Lelo’s Khazaradze Speaks of Church, Queer Rights, Foreign Policy

Mamuka Khazaradze, the founder of TBC bank and leader of Lelo party, gave a 40-minute long interview to TV Pirveli on June 6, outlining where his party stands on a broad spectrum of issues, including October 2020 polls, foreign policy, economy, minority rights, and state’s relations with the Georgian Orthodox Church. 

On 2020 Polls

Lelo’s leader called on the ruling party to uphold the March 8 Agreement which would pave the way for redrawing of Georgia’s electoral map.

Khazaradze reiterated his party’s decision to field candidates in each of 30 single-mandate majoritarian districts if electoral changes are passed by the Parliament.

Meanwhile, he expressed readiness to carry on consultations with other opposition parties on matters of common interest.

On Economy

Khazaradze described his party’s economic views as “center-right” and market-friendly – while being “open-minded” about some progressive talking points such as air pollution and occupational safety.

Khazaradze sought to capitalize on his “proven track record” as a banker and financier, stressing that together with Badri Japaridze – his former business associate and Lelo’s co-leader – they have attracted USD 6 billion foreign investments to Georgia and added 10,000 jobs to the market.

On Foreign Policy

Lelo’s leader voiced support for a proposal – put forward by former NATO Secretary-General Anders Fogh Rasmussen – that for the sake of accelerating accession to the military bloc, the country should consider joining without extending a clause on collective defense on Russian-occupied regions of Abkhazia and Tskhinvali Region/South Ossetia (until the territorial integrity is restored).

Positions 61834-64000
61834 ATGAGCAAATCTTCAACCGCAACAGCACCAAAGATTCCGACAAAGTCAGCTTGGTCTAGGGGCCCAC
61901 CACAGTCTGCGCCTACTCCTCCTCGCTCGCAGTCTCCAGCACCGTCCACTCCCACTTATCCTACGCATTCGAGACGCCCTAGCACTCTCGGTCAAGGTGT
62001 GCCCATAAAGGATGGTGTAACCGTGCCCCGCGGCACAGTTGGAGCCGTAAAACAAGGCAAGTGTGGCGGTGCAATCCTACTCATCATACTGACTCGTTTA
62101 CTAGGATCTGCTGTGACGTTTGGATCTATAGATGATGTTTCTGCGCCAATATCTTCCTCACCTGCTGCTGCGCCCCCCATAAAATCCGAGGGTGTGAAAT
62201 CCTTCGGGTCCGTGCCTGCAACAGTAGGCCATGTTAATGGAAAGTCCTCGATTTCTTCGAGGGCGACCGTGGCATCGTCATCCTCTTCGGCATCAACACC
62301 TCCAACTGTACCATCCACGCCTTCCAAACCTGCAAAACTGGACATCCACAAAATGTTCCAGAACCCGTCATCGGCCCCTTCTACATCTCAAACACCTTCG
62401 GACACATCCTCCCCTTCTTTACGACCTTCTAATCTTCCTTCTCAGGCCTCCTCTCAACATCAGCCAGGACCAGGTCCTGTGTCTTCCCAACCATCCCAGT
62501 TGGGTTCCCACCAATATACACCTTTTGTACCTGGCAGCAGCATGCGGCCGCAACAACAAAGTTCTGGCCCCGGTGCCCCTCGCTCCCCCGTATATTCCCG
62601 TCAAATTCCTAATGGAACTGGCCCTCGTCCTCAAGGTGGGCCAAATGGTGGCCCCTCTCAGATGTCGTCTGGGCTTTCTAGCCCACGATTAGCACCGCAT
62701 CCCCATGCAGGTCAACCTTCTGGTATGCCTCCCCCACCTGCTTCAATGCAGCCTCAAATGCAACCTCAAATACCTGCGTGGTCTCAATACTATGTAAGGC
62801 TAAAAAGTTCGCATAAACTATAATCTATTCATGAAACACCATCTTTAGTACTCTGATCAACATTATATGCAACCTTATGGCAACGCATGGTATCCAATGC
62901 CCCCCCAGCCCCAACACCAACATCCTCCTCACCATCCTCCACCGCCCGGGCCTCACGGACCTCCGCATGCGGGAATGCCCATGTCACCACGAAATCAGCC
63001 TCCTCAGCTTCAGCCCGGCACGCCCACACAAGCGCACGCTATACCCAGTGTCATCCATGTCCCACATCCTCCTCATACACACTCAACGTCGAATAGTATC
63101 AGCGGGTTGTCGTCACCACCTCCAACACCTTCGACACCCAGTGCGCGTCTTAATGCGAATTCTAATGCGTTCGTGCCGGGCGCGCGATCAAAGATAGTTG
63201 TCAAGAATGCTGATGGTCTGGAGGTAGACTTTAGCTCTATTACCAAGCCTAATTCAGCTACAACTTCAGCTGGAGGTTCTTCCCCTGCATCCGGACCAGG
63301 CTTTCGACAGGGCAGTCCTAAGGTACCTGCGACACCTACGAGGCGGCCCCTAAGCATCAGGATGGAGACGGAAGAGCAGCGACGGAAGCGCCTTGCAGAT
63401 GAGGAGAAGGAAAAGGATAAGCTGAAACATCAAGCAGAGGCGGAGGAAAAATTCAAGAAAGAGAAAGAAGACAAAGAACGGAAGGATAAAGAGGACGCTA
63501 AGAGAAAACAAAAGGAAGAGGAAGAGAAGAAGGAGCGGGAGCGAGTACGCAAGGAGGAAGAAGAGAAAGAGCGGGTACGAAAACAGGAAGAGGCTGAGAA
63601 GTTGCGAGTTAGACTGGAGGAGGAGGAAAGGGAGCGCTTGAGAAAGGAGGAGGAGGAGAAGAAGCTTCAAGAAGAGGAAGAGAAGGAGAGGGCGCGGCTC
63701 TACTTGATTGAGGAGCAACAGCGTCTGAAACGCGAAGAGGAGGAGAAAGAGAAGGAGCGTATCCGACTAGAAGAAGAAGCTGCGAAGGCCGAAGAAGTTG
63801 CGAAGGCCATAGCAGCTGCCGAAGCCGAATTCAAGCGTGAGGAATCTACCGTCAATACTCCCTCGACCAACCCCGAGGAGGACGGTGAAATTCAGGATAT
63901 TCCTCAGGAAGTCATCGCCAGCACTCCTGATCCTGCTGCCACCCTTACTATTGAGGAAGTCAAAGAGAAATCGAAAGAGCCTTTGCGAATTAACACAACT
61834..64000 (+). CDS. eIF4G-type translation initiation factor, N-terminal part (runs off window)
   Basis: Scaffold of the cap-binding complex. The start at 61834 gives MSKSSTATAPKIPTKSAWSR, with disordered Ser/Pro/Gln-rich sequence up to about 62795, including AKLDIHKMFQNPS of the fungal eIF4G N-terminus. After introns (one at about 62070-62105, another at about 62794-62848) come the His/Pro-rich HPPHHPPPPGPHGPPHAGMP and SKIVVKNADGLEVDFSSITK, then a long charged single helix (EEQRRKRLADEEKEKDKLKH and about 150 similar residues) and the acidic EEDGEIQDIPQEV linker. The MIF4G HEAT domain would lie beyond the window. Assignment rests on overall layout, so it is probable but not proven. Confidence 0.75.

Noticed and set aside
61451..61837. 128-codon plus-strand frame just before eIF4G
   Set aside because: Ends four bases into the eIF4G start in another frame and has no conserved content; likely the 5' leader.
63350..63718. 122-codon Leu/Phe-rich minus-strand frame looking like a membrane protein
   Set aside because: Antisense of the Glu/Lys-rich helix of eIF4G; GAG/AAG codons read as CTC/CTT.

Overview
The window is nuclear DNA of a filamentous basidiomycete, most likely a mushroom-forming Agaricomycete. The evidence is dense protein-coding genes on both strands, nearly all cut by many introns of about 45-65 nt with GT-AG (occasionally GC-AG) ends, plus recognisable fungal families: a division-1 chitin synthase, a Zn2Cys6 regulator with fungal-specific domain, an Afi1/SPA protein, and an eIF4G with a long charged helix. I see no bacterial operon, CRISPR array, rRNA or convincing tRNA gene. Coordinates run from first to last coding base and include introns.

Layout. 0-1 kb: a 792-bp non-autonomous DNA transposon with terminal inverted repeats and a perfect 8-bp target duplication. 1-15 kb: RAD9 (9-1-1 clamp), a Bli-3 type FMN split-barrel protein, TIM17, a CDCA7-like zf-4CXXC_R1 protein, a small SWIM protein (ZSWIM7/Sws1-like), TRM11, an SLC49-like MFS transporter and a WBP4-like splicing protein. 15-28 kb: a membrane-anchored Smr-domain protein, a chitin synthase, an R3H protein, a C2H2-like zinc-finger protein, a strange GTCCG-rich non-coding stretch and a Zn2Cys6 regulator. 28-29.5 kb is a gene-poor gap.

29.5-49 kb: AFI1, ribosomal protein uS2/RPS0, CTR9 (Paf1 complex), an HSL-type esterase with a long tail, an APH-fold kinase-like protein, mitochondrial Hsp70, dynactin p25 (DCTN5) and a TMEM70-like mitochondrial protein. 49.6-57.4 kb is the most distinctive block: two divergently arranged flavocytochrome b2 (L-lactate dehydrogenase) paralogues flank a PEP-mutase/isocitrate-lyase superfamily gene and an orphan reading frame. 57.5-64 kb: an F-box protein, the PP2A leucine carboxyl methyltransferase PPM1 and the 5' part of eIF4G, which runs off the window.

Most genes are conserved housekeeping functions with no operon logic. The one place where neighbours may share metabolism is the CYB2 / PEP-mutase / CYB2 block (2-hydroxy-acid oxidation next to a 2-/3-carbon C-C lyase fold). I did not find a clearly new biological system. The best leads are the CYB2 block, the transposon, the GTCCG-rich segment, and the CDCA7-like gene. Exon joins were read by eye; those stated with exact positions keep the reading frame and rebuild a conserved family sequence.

We should refrain from speculations that it would mean yielding of Abkhazia and Tskhinvali Region to Russia, asserted Khazaradze.

Condemning ongoing “borderization,” Lelo’s chair referred to Russia as “Georgia’s foe, an occupier.” He suggested revamping negotiation format with the occupier country by including “leaders of prominent countries as middlemen,” in order to make up for Russia’s disproportionate international sway.

Holding one-on-one talks with Russia would be “catastrophic” for Georgia, he insisted.  

On Queer Rights

Lelo’s leader voiced strong objection to introducing marriage equality to Georgia and allowing same-sex couples to adopt a child.

Khazaradze said the rights of minorities were “well defined” in the Constitution and no “revision” was needed. “We don’t have to be innovative in this regard – minority rights are well protected in our country and if there are some digressions, it only means that the law is not observed [properly],” he noted, adding that “the minority should not abuse the rights of the majority.”

“I am opposed to legalizing the [same sex] marriage, and a child must be reared by a mother and a father,” stressed Khazaradze.

On Granting State-Owned Forestland to GOC

Asked to comment on the controversial amendment which allows the Georgian Orthodox Church to claim up to 20 hectares of state-owned forestland around each of its church houses, Khazaradze said it was justified as “the Church used to own these lands historically.”

“Does the state take care of the forest now? … Have you seen how [Georgian] forests are cut down? I prefer that the Church reclaims ownership of what used to be theirs [before],” stated the politician.

“I am certain that the Church will take very good care of it [forestland],” he added.


Khazaradze’s statements regarding minority rights and church-state relations shortly prompted an outcry from Georgia’s prominent CSO figures and human rights activists.

Many found fault with his “subservient” attitude to the most influential religious denomination in the country, suspecting an attempt to win clerics’ support in the run-up to the elections.  

Some slammed his “toughened” stance towards Georgia’s marginalized queer community, who had stated that “minority rights are well protected.”

In a bid to soften his party colleague’s rhetoric, former Parliament Speaker Davit Usupashvili wrote granting forestland to the GOC before the elections was “clearly a political move” by the ruling party – serving partisan interests. He further demanded more scrutiny on how state funds allocated to the Church are spent each year.

As for minority rights, Usupashvili called for “more coherent and effective policy” to crack down on discrimination and for more efforts to stem “a social climate” conducive to violence.

Meanwhile, he sided with Lelo’s chair – disapproving of same-sex marriage and child adoption for gay couples, noting that “entire democratic world reckoned likewise some two decades ago.”

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